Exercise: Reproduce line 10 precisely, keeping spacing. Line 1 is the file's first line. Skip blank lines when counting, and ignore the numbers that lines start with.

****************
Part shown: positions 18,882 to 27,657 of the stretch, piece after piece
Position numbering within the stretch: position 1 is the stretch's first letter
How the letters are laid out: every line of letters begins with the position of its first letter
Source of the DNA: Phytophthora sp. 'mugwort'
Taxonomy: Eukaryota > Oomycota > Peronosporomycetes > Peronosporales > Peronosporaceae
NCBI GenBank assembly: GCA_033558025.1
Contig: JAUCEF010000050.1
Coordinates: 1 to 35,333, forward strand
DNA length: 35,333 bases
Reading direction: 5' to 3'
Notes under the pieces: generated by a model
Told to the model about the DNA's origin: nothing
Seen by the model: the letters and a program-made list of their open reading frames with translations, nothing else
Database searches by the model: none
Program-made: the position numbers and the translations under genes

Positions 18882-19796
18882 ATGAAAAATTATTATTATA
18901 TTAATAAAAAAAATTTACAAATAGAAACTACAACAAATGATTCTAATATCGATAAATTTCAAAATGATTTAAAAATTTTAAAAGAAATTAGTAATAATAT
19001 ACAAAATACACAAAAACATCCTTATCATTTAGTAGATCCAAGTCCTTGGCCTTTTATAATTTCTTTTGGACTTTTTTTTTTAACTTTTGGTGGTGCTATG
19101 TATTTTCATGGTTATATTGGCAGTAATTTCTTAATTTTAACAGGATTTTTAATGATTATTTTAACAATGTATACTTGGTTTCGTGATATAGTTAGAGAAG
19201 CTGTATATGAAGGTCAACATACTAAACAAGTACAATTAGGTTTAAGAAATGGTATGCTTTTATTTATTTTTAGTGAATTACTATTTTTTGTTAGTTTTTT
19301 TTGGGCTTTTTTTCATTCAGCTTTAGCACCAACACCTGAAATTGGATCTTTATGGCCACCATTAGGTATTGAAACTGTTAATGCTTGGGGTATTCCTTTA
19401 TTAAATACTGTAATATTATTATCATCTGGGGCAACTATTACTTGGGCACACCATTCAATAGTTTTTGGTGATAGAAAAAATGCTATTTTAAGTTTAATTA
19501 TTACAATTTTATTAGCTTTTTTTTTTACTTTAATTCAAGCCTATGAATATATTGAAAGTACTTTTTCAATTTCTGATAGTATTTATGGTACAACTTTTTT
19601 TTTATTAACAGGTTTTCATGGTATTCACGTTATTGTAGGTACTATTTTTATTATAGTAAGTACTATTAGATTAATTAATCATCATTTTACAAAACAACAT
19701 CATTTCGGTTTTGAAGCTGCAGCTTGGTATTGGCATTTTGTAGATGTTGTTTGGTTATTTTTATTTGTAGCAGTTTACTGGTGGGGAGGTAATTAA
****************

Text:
Reading direction: 5' to 3'